In practice, where we see payments balance maintained smoothly, it’s more likely because the underlying patterns of trade and investment are balanced and stable enough to not strain the buffering capacity of the banking system, rather than thanks to the operation of any adjustment mechanism.

 

How to Think about the Balance of Payments

There are many payments between countries — trade in goods and services, profits and interest paid to foreign capitalists, portfolio investment, FDI and bank lending, transactions between governments. All of these payments must balance out one way or another.

International-finance orthodoxy since David Hume has been about identifying an automatic mechanism that ensures that all these flows balance. This mechanism should take the form of a price adjustment, whether of the price level, the exchange rate, or the interest rate.

An alternative Keynesian approach is to make aggregate income the adjusting variable that maintains the balance of payments equality, just as it is in maintaining the domestic savings-investment balance. This is the idea behind balance of payments constrained growth.

Balance of payments constrained growth is certainly an improvement on the price adjustment mechanisms of orthodoxy. But I think it would be even better to consider both as items on a menu of things that may happen when a payments imbalance develops. The beginning of wisdom here is to recognize that there is no general mechanism that maintains payments balance. Changes in relative prices, exchange rates, interest rates or incomes may all play a role, depending on the timeframe we are considering and on the countries involved and the source of the imbalance.

Our theory of balance of payments adjustments should not begin with the universal logic of either orthodox or b.o.p.-constrained growth models, but with a concrete historical enumeration of the various sources of payments imbalance and the various kinds of adjustment in response to them.

We also need to consider other kinds of adjustment mechanisms, in particular, accommodation by buffers. This will always be the dominant mechanism if we are considering a short enough period. In the first instance, payments balance is maintained because there are some actors in the system who will passively take the other side of any open foreign exchange positions. The familiar example of this is a central bank that holds foreign exchange reserves: When it intervenes in the foreign exchange market, it passively allows its reserve position to adjust to accommodate whatever net demand there is for foreign currency. But there are also private buffers. In particular, there’s not nearly enough recognition of the special role of banks in the payments system, which requires them to take open foreign exchange positions when other units engage in cross-border transactions. An inflow of foreign investment, for instance, will in the first instance always result in a an increase in foreign assets in the banking system of the receiving country and foreign liabilities in the banking system of the investing country. How large are the imbalances that can be buffered in this way, and how long the banking system will passively maintain its open position without some other adjustment mechanism coming into play, are open questions. But there is no question that in the short run, the balance of payments is maintained through this sort of passive buffering, and not through any adjustment of either prices or incomes.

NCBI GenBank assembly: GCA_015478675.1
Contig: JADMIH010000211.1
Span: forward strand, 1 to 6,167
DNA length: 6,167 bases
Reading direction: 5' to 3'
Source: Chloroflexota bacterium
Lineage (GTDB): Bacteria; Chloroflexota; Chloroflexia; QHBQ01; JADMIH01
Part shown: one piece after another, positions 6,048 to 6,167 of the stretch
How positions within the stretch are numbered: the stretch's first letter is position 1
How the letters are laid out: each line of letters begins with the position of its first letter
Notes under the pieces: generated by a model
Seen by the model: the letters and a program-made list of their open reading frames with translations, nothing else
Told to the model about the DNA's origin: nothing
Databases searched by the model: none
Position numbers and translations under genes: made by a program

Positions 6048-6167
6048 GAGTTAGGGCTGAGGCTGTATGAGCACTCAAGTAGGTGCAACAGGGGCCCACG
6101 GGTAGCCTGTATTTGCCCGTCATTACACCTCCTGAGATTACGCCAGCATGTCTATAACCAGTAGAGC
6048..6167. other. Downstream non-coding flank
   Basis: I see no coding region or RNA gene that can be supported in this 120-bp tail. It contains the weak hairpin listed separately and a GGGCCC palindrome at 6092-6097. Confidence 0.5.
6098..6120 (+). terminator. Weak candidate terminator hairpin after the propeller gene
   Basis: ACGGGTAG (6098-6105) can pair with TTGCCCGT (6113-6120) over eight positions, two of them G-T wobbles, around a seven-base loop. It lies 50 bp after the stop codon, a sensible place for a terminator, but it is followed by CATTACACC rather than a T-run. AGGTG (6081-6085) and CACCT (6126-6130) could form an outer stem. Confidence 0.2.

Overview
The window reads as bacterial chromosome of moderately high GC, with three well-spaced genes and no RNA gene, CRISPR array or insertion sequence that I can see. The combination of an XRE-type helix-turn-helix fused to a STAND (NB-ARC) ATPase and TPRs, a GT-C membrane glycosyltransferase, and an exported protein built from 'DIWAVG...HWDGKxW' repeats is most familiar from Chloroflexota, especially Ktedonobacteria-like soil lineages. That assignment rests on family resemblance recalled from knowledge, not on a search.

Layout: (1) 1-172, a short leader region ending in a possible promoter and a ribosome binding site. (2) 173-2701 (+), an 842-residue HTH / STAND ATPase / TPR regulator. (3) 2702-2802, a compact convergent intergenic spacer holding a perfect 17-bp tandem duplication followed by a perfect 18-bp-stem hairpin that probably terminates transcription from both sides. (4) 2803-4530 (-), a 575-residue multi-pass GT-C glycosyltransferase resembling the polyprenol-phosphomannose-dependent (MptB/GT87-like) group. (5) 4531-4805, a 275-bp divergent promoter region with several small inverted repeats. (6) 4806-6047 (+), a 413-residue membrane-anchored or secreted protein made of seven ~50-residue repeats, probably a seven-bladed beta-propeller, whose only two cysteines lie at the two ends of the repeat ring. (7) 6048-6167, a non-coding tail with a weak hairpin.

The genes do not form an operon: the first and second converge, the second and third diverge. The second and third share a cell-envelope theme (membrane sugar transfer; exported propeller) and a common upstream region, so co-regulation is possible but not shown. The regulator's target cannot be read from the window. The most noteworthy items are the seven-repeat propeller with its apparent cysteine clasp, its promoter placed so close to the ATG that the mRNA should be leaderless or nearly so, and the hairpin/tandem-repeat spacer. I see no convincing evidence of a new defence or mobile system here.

We also need to recognize the role of active policy in maintaining payments balance. We tend to think of policy “interventions” as modifications or “shocks” to an underlying structure of payments, but official actions may be an important adjustment mechanism by which that structure is maintained in the first place. This includes both bilateral or multilateral actions that generate offsetting official financial flows in the face of imbalances (important even in the19th century, in the form of central bank cooperation) and unilateral actions to limit outflows, including capital controls, import restrictions and so on.